We know now that we will be driving the six cheese pumps on our cheese fountain with one motor, but what's the best way to drive them? The design we are planning has the six pumps arranged in a hexagonal lay-out with the drive pulleys on top. That means that the drive motor will need to be mounted at the top as well. My first choice for a motor was a 1/2HP Harbor Freight submersible pump that I happened to have on hand, but after running it outside of water for ten minutes it was blazing hot! I also had a fractional horsepower motor that is not only DC but also has a variable speed rheostat, so if we don't need the entire 1650RPM's we can turn her down a bit.
If the motor is mounted with the arbor pointed towards the ceiling the arbor will turn counter-clockwise. Out plan is to use a single drive belt routed as shown in figure 1.
With this lay-out the augers will need to be made to be driven clockwise, so this is what we did.
After assembling the pumps we realized that there was going to be a bit more friction working against us even before we add the congealing cheese, so we decided that we needed to switch from a single drive belt to three. Besides the advantage that the belts would contact more of each of the pulley's diameter, if for some reason one of the pumps would act-up we can always yank the belt and still have four pumps going. So we decided on the belt layout shown in figure 2.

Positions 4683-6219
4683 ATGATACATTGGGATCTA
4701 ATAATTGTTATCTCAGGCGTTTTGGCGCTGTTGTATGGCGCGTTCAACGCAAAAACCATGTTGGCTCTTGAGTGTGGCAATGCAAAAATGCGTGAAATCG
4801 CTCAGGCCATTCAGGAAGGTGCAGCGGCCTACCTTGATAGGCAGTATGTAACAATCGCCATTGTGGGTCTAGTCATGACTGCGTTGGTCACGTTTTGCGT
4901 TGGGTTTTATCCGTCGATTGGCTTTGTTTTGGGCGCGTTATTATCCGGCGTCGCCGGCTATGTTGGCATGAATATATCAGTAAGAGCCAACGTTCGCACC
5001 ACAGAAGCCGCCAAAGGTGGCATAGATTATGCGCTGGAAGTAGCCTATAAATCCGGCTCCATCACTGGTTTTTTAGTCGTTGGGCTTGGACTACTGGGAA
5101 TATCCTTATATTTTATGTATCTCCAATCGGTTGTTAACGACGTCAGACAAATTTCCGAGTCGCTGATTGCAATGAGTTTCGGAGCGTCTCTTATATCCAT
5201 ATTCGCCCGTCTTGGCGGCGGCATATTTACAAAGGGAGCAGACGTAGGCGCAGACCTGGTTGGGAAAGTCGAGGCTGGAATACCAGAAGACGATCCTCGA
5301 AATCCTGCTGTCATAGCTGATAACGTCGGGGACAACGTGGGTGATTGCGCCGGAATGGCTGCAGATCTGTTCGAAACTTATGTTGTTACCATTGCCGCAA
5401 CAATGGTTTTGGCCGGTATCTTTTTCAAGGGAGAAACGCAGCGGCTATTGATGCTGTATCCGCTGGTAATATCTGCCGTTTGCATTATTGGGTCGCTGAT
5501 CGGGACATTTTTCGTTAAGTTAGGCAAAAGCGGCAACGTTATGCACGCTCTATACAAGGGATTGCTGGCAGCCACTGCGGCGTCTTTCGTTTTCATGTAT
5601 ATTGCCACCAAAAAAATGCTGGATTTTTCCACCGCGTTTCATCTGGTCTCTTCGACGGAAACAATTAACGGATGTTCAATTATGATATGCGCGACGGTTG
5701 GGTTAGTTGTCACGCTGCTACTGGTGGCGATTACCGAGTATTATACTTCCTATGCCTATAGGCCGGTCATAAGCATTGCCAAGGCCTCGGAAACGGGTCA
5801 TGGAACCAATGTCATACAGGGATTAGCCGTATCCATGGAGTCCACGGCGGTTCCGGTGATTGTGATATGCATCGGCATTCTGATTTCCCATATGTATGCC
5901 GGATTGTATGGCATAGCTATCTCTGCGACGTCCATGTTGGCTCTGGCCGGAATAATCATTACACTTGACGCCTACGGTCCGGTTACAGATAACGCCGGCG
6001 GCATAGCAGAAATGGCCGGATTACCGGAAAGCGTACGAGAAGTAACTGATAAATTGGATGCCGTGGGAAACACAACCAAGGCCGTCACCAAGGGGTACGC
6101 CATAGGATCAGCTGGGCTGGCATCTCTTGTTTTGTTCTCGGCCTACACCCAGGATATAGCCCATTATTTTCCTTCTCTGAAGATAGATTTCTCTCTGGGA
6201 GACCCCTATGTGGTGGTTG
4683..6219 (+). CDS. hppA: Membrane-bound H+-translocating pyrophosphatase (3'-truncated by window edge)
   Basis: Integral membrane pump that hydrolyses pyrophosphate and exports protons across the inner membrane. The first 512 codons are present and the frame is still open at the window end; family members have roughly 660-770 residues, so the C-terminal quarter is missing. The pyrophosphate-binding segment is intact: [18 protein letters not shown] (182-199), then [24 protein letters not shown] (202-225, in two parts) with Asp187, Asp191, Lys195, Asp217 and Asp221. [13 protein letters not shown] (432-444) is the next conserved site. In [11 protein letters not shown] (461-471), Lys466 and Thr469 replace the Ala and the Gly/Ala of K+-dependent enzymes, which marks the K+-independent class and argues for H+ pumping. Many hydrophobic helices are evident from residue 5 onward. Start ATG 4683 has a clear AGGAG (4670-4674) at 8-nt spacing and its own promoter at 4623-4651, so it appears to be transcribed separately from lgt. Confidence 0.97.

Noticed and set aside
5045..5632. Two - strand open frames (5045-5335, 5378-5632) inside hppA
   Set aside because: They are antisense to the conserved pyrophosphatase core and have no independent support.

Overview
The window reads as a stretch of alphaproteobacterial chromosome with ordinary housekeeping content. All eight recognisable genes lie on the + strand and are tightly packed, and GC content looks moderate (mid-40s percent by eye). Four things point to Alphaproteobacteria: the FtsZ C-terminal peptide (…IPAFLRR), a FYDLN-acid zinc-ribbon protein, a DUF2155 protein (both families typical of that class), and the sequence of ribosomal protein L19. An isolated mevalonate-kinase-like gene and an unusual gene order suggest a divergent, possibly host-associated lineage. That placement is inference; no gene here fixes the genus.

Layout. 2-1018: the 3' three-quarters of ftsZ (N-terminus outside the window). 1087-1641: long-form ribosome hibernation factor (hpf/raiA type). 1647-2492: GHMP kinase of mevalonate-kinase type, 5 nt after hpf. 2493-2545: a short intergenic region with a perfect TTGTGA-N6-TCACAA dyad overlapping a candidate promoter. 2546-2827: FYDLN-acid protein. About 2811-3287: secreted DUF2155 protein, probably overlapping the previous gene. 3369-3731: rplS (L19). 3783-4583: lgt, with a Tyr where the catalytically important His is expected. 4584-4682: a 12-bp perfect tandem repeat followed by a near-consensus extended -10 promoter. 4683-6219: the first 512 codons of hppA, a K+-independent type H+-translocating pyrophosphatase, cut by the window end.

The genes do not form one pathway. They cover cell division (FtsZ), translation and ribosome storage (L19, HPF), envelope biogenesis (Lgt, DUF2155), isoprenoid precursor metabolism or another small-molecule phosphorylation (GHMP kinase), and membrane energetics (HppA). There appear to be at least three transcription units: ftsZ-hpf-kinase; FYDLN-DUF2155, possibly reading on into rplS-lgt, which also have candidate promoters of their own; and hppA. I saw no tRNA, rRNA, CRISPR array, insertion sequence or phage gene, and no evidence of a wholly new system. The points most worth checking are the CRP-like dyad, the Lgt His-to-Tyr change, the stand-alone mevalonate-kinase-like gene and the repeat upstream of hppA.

Oops! That won't work! With that belt lay-out the pump pulleys will be driven counter-clockwise, and the augers are already made to turn clock-wise. Well, we could mount the motor with the motor shaft pointing at the floor, but that would require a total rebuild of the fountain, which is already well underway, so it looks like we're going to punt.
Let me explain the belt we're using. Many, many years ago I repaired clocks, and my watchmakers lathes were powered be a round rubber belt. These belts were awesome. If a belt broke or needed to be replaced you simply cut the length you needed from a spool and using the alcohol lamp I had on my bench the ends were melted and touched together. A few minutes pass and the belt is ready to run. This is just the kind of belt we need. It's off to eBay and after a few attempts to remember the proper name of the belt we discovered this BELT. (That's a link, son)
The belt we purchased was 3/16" and was .99 per foot. We purchased 15 feet, which will yield us four belts. We only need three but hey, you never know.
So, with this style of belt we can do something special; we can twist the belt as shown in figure 3.
This will allow us to run the pumps in a clockwise rotation with a pump pulley that is running counter-clockwise.
This pattern came to mind over a bacon, egg and CHEESE biscuit (sandwich) at Carter Brothers BBQ in High Point NC with Seth and his Best Man Josh. Is there any problem that bacon and cheese can't solve?
Now we need to make some pulleys.